08:10:42 AM Oct 17th 2012
02:48:56 AM Jun 22nd 2012
Why are there "No Real Life Examples" allowed on this? There have been many well known nations that were built on trading. Eg. The countries of the Hanseatic league. http://en.wikipedia.org/wiki/Hanseatic_League The Dutch, especially at the time of the VOC Italian Merchant republics such as Venice and Genoa. http://en.wikipedia.org/wiki/Maritime_republics The Japanese after they opened to the world. I looked on the No Real Life Examples page and it said this was to avoid stereotyping, but that seems a bit stupid in my opinion. Nobody's going to be offended because Dutchmen always have and continue to be good in the business world.
03:09:25 AM Jun 22nd 2012
edited by LordGro
edited by LordGro
The trope is more specific than just "nation notable for trading". See this discussion for the reasons that Proud Warrior Race, Proud Scholar Race and Proud Merchant Race have been made No Real Life Examples, Please!. The points are these:
- The "Proud X Race" tropes are stereotypes in fiction in the mould of Planet of Hats, i.e. one trait defines the whole culture/people/nation. In real life, nations/peoples etc are not defined by a single trait. If real life nations figure in this role within a work, then that's a perfectly fine example, but it goes to the media folders.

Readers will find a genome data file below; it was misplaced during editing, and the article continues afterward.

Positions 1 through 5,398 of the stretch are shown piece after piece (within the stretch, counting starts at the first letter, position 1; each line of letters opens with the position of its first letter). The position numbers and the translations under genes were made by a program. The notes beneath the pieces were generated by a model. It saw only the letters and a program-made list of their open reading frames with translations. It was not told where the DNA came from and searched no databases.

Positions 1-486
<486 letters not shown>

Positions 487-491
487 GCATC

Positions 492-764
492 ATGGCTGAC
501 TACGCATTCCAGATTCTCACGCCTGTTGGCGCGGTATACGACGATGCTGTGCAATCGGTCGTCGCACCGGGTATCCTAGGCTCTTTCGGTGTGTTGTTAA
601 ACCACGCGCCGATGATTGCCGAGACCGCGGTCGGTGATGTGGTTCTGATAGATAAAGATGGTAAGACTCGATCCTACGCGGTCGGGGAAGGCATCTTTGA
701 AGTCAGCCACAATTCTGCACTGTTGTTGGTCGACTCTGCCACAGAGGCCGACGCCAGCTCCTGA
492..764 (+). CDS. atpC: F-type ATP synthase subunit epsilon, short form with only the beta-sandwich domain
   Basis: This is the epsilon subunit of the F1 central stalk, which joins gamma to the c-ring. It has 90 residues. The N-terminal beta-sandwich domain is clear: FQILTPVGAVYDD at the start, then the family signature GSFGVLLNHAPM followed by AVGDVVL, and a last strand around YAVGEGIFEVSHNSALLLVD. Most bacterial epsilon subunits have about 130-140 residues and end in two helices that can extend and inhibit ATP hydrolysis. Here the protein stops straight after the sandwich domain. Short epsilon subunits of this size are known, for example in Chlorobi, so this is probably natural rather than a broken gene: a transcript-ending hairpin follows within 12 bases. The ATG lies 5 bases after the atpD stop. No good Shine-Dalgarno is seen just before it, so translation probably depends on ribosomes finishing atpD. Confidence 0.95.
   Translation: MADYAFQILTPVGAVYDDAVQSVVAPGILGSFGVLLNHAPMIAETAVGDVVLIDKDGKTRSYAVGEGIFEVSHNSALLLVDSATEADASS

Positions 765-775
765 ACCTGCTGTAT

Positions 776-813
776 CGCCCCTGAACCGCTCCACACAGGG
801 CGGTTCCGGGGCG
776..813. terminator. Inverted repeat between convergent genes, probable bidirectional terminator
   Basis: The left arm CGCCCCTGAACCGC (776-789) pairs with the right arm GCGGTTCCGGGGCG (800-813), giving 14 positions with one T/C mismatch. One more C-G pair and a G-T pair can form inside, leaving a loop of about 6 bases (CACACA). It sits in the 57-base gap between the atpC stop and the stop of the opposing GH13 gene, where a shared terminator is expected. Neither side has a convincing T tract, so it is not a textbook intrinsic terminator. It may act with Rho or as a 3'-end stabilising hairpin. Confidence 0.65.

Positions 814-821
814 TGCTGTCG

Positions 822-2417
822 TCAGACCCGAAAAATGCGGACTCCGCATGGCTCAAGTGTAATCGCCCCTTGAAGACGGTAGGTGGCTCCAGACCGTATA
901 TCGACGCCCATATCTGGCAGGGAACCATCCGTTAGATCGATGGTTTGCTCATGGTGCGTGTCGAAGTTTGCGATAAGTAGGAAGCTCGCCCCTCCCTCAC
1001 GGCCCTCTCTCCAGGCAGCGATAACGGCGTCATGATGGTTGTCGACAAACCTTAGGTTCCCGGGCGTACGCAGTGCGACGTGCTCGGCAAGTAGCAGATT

- If you interpret the trope so loosely as to allow RL examples, there are just too many of them. More so if you broaden the concept of "race" to include caste or organization. If you include the Hanseatic League as a "proud merchant race", you are basically saying that proud merchants are a Proud Merchant Race. It's not an offensive trope, in fact it's elevating and that's the reason editors regard these kind of real life sections as Halls of Fame for their country of origin or their historical favorites, which leads to shoehorning.